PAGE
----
(435i) Calculating the Entropy of an Entangled Linear Polyethylene Melt Under Shear and Elongational Flows Via Atomistic Simulation

Edwards, B. - Presenter, University of Tennessee at Knoxville
Nafar Sefiddashti, M. H., University of Tennessee
Khomami, B., University of Tennessee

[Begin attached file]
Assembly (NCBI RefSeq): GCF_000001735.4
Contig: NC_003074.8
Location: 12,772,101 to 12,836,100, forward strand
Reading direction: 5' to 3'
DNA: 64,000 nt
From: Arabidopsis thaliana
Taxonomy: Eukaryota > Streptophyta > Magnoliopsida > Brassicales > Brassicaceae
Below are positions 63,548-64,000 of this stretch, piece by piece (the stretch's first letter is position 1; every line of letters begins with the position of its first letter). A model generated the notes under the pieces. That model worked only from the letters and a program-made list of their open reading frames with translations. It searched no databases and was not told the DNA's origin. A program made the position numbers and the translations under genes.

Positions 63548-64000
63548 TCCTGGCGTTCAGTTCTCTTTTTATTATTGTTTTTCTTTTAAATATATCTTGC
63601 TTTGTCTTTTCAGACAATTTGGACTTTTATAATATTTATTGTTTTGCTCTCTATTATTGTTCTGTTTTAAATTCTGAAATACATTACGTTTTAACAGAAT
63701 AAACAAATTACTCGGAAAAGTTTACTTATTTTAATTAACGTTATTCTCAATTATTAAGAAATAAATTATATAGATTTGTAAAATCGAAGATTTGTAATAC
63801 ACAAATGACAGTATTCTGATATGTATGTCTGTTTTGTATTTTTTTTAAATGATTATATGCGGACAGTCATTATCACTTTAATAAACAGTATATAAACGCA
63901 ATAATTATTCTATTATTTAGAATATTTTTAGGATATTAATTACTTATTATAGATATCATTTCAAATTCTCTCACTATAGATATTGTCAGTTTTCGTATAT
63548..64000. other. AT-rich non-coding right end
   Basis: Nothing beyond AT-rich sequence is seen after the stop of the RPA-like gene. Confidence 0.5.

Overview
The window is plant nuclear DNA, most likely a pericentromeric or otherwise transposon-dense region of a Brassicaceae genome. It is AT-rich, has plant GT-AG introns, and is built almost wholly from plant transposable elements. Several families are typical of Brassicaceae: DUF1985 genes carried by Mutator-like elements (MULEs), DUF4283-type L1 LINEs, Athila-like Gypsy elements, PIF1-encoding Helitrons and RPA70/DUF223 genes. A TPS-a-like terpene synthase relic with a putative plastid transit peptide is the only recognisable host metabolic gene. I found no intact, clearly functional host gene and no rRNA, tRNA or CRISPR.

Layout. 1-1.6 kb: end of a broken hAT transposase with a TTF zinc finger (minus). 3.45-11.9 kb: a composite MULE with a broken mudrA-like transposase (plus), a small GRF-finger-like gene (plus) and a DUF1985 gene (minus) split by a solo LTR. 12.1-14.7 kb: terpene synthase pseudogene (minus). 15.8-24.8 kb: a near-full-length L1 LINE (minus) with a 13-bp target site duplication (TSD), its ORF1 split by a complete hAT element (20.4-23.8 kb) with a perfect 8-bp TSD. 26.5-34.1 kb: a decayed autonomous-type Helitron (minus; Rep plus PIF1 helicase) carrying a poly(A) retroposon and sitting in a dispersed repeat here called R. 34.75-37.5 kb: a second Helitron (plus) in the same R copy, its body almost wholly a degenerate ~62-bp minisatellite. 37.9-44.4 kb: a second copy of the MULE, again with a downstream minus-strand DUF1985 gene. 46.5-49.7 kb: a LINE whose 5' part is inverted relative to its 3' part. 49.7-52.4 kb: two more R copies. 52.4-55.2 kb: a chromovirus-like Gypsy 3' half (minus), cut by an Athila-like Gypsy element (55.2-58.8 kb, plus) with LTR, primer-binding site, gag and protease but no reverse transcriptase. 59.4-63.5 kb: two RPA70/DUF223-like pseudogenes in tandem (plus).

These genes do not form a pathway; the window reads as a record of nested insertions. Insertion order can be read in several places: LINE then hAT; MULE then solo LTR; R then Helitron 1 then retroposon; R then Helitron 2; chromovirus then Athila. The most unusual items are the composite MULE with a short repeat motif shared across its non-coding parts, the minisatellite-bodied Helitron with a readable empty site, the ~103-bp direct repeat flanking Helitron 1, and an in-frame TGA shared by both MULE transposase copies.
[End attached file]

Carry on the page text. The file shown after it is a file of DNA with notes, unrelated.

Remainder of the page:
The theory of nonequilibrium thermodynamics as applied to polymeric liquids is limited by the inability to accurately identify and quantify the system’s overall entropy. From an experimental perspective, a technique to measure the entropy of a polymer solution or melt simply does not exist, and as far as is known, no one is seriously trying to develop one. On the other hand, one might expect that entropy, a purely statistical property of the polymeric liquid based on counting the occupancy of configurational microstates of the constituent macromolecules, could be readily calculated via atomistic simulation of nonequilibrium flow systems, similarly to the internal energy. This expectation is not justified in practice, however, for two major reasons: 1) a theory is necessary to relate atomic positions to configurational microstates and these microstates to entropy; and 2) immense computational resources are required to perform the intensive integrations involved in determining the 3-dimensional probability distribution functions that relate the configurational microstates to the entropy. In this paper, we resolve both of these issues for a linear, entangled polyethylene melt undergoing both shear and elongational flow. We calculate the entropy using Wall’s expression in terms of 3-d probability distribution functions of the configurational microstate of the system over several length and time scales at multiple strain rates in both types of flow. We also compute the entropy using an expression developed by Booij for the Rouse Model, and demonstrate that a modified form of this equation reproduces the entropy calculation from Wall’s expression unexpectedly well. This is tremendously helpful since the Booij expression requires only information about the second moments of the probability distributions, which are very inexpensive to calculate during an atomistic simulation and are statistically quite accurate.